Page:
5.3.1 Productivism vs. Environmentalism

Étienne Schmitt

In The Condition of the Working Class in England(pdf) (1845/1969), Friedrich Engels developed an environmentalist critique of working conditions, denouncing pollution, noise and other issues. Despite this precursor work, socialism adopted during a long time a productivist doctrine that sought to increase the means of production through the exploitation of resources and the domination of nature. With the development of the environmentalist movement in the 1980s, several authors such as André Gorz (1987) have emphasized that capitalism cannot be ecological because it is based on the production of goods with an exchange value, while the environment has a use value. It is important to subordinate exchange value to use value to refocus production on social needs and the preservation of the environment.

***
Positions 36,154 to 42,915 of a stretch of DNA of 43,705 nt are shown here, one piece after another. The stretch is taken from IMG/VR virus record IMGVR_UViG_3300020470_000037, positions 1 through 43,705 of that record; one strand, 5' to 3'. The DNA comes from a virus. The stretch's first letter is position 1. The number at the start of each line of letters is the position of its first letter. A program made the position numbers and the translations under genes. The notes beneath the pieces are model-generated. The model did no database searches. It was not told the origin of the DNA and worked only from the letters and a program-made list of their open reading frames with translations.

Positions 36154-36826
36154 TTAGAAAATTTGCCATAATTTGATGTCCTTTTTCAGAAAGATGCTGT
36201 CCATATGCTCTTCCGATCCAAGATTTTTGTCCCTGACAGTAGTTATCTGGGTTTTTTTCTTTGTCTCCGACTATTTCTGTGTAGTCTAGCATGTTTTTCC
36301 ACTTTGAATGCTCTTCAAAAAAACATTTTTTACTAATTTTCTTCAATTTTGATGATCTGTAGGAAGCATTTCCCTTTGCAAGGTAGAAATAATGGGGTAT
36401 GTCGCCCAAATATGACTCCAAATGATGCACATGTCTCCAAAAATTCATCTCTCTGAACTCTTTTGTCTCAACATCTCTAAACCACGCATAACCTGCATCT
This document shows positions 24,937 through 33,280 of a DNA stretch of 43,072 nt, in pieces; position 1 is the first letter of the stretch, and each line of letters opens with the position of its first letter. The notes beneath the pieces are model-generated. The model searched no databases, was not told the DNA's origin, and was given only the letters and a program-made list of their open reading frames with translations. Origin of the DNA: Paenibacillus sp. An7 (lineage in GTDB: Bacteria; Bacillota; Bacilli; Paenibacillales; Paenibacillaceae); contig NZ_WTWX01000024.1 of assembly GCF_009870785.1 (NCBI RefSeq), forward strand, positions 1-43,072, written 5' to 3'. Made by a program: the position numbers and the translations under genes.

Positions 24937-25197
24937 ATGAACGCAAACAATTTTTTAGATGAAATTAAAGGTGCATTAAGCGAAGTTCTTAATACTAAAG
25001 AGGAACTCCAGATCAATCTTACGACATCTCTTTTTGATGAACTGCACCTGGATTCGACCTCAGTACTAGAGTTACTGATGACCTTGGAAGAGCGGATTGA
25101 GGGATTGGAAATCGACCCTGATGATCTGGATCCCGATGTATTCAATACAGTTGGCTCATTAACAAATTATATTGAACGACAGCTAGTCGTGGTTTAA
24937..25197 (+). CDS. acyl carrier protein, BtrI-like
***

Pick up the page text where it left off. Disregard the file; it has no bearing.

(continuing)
Figure 5.3. André Gorz (right) and his wife Dorine (left).

Eco-socialism is an alternative to capitalist and socialist productivism. At the convergence of a social critique and an environmental critique, it renews socialist thinking. If part of the left is still productivist, certain political formations – including post-communist parties – have evolved towards eco-socialism, such as the Left Party (Vänsterpartiet – Sweden), Die Linke (Germany), Syriza (Greece), La France Insoumise (France), Podemos (Spain) and the Democratic Socialists of America (United States).

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Political Ideologies and Worldviews: An Introduction - 2nd Edition Copyright © 2023 by Étienne Schmitt is licensed under a Creative Commons Attribution-NonCommercial 4.0 International License, except where otherwise noted.

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